Archive for May, 2011

In The Frame

Posted: May 28, 2011 in Letters From An Alien, Writing

I was thinking what it would be like if I had to be in the frame. Centre stage. For whatever reason. And I didn’t like the feeling I got, somewhere between a shiver and a cowering, and a blush of shame.

Then I remembered how one of the readers on here mentioned a while back, how I rarely write anything personal. About me. And I came back with a retort, a little defensively if I look back on it, about how I am always writing personal stuff, especially in my fiction. That this blog is an expression of me. But I know what he meant.

I am always a little bit out of the frame, off -camera. Standing behind someone else. Or looking up to them and asking you to do the same.

One of the many things I am scared about in finishing/publishing my novel is I will have to stand in front of it. I saw some quotes that people had written – you know to go on the ‘dust jackets’ (or whatever the ebook equivalent is) of some other writers’ books. The kinds of writers who would write a quote for my dust jacket if I asked. And I suddenly just thought I can’t do that. I don’t even want to ask someone to write something about me to publish for others to see.  I want them to tell me in private, in whispered missives, how much they like my book. Or in a comment hidden below a blogpost, an email, a phonecall. Not in the glare of the flashbulbs and the spotlights. Not in broad daylight.

Every so often someone manages to manage my ‘maladjustment’ my malaise. My modesty that is the opposite of false. And somehow to find it not irritating but endearing. And then I am so relieved I just want to live under their cloak forever. Don’t hide your light under a bushel. Well why ever not? I thought that is what bushels were for.

The thing is you see, even the most craven fame-hungry, camera-loving confident  people, they still seem pretty vulnerable to me.  David Beckham, Katie Price, Mikey Sorrentino. They are no shrinking violets. But are they comfortable? Really? In the camera’s constant glare? They don’t look it. I am just being honest about my discomfort right from the upshot.

So excuse my shyness. I can’t promise I will  get over it. I can’t promise anything.

Except these words.



If this man is a soldier I will eat my DVD Box Set of Dad’s Army.


Camille Paglia tells it how it is. A sister in arms, when there are no sisters left.

UPDATE: I am pretty sure this is from an interview on a TV show in the early 1990s. That is the context.


Posted: May 24, 2011 in Mark Simpson, Metrosexy, Uncategorized

I just posted I Wanna Be Adored by The Stone Roses, on Metrosexy, the promo-site for Mark Simpson’s forthcoming publication of the same name (Metrosexy, not ‘I wanna be adored’, though that would make a fitting subtitle). It is a Metrosexy Anthem all right.

But, The Stone Roses for me are all about a pub in Moseley Birmingham where I am from (as are some of UB40 and The Beat and Roland Gift from FYC and Toyah Willcox and John Taylor from Duran) and the lock-ins we used to have in 1992/3. It was being on the boat going through the rapids, about to approach the Waterfall that led into the abyss. Like we could still just about tell ourselves, if we got drunk enough, and locked-in long enough, that there were still alternatives to what we knew really was inevitably encroaching, in the bright, buff, scary shiny world outside.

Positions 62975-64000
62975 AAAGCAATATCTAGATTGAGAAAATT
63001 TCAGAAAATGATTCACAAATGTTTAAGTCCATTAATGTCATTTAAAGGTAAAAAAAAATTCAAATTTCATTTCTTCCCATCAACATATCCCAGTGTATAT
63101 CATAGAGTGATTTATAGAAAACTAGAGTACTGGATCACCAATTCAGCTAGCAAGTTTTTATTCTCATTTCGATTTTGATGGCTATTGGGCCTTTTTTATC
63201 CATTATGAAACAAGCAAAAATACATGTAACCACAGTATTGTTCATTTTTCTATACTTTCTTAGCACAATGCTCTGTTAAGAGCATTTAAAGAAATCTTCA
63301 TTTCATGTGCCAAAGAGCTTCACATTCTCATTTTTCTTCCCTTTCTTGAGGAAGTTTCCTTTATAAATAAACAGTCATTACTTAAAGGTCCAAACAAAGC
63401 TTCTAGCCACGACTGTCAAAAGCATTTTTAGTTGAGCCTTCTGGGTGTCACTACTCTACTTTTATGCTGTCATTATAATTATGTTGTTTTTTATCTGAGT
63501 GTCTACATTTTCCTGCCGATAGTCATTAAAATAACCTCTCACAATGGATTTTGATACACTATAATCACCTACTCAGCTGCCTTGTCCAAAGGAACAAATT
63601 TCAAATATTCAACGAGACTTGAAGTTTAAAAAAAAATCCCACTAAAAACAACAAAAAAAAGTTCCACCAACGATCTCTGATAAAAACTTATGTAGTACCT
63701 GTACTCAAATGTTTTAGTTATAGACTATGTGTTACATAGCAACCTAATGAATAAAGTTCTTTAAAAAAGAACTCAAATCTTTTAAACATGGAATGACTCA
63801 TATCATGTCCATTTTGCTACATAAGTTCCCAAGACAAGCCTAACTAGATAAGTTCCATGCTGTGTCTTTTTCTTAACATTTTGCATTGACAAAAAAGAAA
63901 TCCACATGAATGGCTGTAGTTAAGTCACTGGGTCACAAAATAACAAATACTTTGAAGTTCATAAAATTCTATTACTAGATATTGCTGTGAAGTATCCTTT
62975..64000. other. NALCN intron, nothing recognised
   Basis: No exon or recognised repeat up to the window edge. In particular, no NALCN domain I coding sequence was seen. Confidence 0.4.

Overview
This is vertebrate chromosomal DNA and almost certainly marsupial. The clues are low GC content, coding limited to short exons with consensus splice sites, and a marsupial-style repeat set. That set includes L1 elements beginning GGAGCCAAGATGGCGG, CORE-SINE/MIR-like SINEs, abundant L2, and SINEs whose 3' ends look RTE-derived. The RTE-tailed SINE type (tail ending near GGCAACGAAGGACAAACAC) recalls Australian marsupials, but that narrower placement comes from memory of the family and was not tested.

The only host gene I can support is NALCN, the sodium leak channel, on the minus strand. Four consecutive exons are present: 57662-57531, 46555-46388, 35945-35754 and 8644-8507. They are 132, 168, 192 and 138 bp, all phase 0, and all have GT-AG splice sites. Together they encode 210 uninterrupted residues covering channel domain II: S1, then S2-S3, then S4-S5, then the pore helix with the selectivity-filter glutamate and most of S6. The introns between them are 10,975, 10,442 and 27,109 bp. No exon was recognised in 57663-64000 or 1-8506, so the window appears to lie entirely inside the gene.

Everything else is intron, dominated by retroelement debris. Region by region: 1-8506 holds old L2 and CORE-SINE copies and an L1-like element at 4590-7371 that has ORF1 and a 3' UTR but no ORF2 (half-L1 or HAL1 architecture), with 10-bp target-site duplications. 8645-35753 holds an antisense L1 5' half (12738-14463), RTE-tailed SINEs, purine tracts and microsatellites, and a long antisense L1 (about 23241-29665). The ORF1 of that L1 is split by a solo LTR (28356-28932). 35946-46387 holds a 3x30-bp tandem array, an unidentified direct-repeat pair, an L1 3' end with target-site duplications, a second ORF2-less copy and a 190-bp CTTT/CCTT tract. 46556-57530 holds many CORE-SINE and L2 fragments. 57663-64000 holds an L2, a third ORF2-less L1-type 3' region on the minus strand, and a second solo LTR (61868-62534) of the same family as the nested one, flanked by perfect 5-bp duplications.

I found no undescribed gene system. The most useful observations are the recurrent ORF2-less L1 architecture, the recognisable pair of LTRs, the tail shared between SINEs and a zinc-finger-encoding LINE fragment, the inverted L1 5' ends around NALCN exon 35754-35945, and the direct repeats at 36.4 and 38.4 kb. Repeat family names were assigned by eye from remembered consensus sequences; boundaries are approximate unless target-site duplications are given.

Her Anger

Posted: May 20, 2011 in Feminism

Without feminism to endorse it, I don’t  always know how to justify my anger. If I am not angry with ‘men’ who or what am I angry with? Because sometimes I am still fucking angry. Maybe even more so, now I realise all that time I wasted, all those lies I bought, all those pages I wrote. For the sake of something I don’t believe in or value any more.

Dorian Lynskey has considered angry women, after one or two such creatures criticised his recent book, 33 revolutions per minute (an inspired title), for omitting the story of women’s role in the history of protest songs, to a large extent. He asked for people to suggest ‘feminist’ songs by women to redress the balance. Or at least to draw attention to the question of ‘where are the women’ protest pop singers? This made me a bit…angry. Because I don’t want my anger to need feminism for it to exist or make sense. My anger is a loose canon, that sometimes erupts from me for no apparent reason at all. But there is always a reason really.

I told Dorian that PJ Harvey, one of my favourite angry women in pop (yes she has ‘toned herself down’ like a good ‘mature artist’ should, and suddenly gained unanimous critical acclaim when she used to get such mixed reactions, but she is still angry), has never publicly identified as a feminist. This used to irk me. I thought she was denying the obvious feminist message of her music. Now it is something I am very glad about. I hope it is because she genuinely isn’t a feminist, and not because she just doesn’t want to be pigeon-holed, as pop artists, especially women, tend to be.

I think Polly Jean would understand some of my anger, when it flies and floats and pierces the sky but without words or reason or a political ideology to back it up, to give it form. I think she’d be able to give it form, with the power of her voice and the urgency of her music. She does. She has.

Sheela Na Gig is reminding me, not only of my anger, but also of how I have been treated since leaving the ‘sisterhood’. Whenever I express a strong opinion, these days, instead of being applauded and encouraged by the feminist ranks, as I might if I were agreeing with them, I get accused of being an ‘attention seeker’ a ‘troll’ a ‘self-obsessed’ individual. So the lines:

‘Sheela Na Gig, Sheela Na Gig- You Exhibitionist’ are ringing particularly true for me.

Polly Jean found her anger without feminism. And I am damned well going to find mine.